Compliance » Compliance Officers Should Have Executive Authority

Compliance Officers Should Have Executive Authority

Businesswoman explaining strategy to colleagues seen through glass walls in office. Female professional is giving presentation to executives in board room. All are in meeting.

May 1, 2020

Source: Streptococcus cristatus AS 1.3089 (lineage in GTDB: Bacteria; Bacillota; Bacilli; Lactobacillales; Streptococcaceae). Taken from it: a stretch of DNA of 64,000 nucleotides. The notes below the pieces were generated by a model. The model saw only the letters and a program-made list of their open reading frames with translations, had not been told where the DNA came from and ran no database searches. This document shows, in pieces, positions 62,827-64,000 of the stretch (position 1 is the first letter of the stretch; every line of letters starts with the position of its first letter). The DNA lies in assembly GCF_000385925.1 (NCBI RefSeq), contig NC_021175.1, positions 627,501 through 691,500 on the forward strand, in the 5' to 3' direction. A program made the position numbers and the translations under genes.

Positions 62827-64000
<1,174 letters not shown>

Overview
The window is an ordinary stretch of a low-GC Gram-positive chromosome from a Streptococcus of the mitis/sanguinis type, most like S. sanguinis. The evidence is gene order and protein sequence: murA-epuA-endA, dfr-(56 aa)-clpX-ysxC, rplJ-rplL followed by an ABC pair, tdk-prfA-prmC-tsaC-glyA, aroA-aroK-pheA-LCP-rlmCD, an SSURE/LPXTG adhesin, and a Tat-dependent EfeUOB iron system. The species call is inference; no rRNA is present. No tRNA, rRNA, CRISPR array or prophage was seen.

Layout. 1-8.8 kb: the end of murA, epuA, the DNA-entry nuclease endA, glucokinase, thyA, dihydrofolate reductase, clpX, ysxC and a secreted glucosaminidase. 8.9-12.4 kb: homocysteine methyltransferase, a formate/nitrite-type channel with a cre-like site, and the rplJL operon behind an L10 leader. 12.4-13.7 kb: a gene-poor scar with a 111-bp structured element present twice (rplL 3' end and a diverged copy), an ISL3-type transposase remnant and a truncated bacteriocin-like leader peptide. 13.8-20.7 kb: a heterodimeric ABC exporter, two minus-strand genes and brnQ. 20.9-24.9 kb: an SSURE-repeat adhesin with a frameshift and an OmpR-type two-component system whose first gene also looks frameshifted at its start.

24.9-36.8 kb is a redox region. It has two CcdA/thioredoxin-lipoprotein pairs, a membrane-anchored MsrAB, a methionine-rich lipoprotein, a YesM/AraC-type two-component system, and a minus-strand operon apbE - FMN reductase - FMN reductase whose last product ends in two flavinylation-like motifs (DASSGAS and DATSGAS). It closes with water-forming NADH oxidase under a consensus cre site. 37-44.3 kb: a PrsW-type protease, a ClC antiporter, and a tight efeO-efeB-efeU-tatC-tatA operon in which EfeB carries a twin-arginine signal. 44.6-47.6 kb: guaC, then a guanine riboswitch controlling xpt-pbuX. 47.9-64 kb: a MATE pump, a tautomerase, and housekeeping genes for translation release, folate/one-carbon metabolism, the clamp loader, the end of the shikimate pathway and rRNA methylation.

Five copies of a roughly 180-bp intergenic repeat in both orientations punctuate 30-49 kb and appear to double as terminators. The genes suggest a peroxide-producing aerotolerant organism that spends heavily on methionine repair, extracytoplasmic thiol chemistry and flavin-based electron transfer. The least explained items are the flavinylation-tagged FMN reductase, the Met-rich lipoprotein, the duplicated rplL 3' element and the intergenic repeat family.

“Sure, it’s crazy to think that any for-profit corporation would cede such power to compliance officers,” writes Richard Cassin. Nevertheless, he believes compliance officers should have executive authority, meaning the power to block hiring decisions, reject subcontracts and purchase orders, disapprove proposed partners and other intermediaries, and stop projects from happening or continuing. No, they wouldn’t throw their weight around and queer business deals for no good reason, because they’d be making fundamental decisions, and anyone with a role that responsible needs to be mature and steady or they won’t last. As exhibit A he offers evidence that recently emerged showing that the compliance department at Goldman Sachs’ vetoed a business decision concerning a power plant in Ghana that could have earned the bank a $10 million fee. The SEC charged a former Goldman Sachs executive in London with bribing officials in Ghana to secure that deal, but noted that the firm would not be charged because of the compliance department’s actions.

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